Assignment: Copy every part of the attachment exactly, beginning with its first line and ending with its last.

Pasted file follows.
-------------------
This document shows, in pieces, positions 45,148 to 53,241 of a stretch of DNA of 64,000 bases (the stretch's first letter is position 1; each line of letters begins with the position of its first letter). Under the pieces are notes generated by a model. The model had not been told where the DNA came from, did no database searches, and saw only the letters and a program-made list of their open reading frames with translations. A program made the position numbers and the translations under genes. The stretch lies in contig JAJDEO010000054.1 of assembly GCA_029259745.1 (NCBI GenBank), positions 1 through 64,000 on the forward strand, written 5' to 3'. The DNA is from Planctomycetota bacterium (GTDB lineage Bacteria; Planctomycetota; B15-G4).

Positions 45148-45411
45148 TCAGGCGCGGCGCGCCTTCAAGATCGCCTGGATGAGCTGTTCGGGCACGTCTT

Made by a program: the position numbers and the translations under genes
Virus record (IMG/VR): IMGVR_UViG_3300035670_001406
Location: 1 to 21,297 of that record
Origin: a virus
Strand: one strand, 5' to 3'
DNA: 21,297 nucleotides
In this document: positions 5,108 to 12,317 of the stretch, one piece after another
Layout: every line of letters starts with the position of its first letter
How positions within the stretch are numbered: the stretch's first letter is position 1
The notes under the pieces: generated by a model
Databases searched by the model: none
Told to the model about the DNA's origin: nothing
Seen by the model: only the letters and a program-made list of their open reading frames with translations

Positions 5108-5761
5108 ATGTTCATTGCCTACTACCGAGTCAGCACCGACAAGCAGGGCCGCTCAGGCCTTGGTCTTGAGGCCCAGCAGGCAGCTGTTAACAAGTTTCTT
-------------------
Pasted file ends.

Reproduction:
This document shows, in pieces, positions 45,148 to 53,241 of a stretch of DNA of 64,000 bases (the stretch's first letter is position 1; each line of letters begins with the position of its first letter). Under the pieces are notes generated by a model. The model had not been told where the DNA came from, did no database searches, and saw only the letters and a program-made list of their open reading frames with translations. A program made the position numbers and the translations under genes. The stretch lies in contig JAJDEO010000054.1 of assembly GCA_029259745.1 (NCBI GenBank), positions 1 through 64,000 on the forward strand, written 5' to 3'. The DNA is from Planctomycetota bacterium (GTDB lineage Bacteria; Planctomycetota; B15-G4).

Positions 45148-45411
45148 TCAGGCGCGGCGCGCCTTCAAGATCGCCTGGATGAGCTGTTCGGGCACGTCTT

Made by a program: the position numbers and the translations under genes
Virus record (IMG/VR): IMGVR_UViG_3300035670_001406
Location: 1 to 21,297 of that record
Origin: a virus
Strand: one strand, 5' to 3'
DNA: 21,297 nucleotides
In this document: positions 5,108 to 12,317 of the stretch, one piece after another
Layout: every line of letters starts with the position of its first letter
How positions within the stretch are numbered: the stretch's first letter is position 1
The notes under the pieces: generated by a model
Databases searched by the model: none
Told to the model about the DNA's origin: nothing
Seen by the model: only the letters and a program-made list of their open reading frames with translations

Positions 5108-5761
5108 ATGTTCATTGCCTACTACCGAGTCAGCACCGACAAGCAGGGCCGCTCAGGCCTTGGTCTTGAGGCCCAGCAGGCAGCTGTTAACAAGTTTCTT